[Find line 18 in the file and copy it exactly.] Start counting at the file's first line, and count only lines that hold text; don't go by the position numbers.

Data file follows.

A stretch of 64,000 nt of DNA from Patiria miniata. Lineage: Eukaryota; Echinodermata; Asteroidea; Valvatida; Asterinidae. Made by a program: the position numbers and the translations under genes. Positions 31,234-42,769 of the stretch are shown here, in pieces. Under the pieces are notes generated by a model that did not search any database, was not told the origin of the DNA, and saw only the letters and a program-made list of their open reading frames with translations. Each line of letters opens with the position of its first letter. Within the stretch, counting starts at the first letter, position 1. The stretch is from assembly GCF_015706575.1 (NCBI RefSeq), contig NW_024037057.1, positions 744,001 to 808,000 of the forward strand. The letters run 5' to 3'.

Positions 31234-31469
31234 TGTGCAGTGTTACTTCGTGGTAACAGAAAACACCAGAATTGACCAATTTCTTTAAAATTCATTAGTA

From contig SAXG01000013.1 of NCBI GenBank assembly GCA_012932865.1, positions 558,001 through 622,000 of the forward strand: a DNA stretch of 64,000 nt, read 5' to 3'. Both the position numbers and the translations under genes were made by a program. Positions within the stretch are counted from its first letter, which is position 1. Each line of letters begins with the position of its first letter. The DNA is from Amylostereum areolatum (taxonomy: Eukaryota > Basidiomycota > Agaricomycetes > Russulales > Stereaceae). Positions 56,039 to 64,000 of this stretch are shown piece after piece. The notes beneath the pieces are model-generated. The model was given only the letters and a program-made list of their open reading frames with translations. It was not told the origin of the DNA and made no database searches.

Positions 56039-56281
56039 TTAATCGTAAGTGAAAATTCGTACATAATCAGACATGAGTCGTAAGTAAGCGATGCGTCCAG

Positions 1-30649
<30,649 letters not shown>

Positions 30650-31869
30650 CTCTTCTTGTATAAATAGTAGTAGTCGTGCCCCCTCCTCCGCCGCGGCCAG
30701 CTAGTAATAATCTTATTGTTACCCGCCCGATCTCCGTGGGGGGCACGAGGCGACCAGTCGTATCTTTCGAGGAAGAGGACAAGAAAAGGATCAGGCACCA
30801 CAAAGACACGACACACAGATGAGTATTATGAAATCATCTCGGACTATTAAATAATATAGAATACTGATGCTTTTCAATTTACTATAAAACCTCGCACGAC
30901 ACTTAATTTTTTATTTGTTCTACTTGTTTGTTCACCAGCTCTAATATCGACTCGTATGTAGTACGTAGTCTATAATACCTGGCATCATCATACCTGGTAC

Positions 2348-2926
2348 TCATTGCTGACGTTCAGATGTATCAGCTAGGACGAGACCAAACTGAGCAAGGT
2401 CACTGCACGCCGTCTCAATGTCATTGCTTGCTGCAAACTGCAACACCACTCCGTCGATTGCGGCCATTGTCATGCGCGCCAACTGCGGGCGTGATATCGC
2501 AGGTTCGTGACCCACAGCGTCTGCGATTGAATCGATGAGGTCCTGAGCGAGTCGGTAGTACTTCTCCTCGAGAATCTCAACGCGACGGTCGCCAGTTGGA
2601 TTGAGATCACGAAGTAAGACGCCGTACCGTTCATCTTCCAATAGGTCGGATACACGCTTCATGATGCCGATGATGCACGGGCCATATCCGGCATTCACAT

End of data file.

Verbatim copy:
2601 TTGAGATCACGAAGTAAGACGCCGTACCGTTCATCTTCCAATAGGTCGGATACACGCTTCATGATGCCGATGATGCACGGGCCATATCCGGCATTCACAT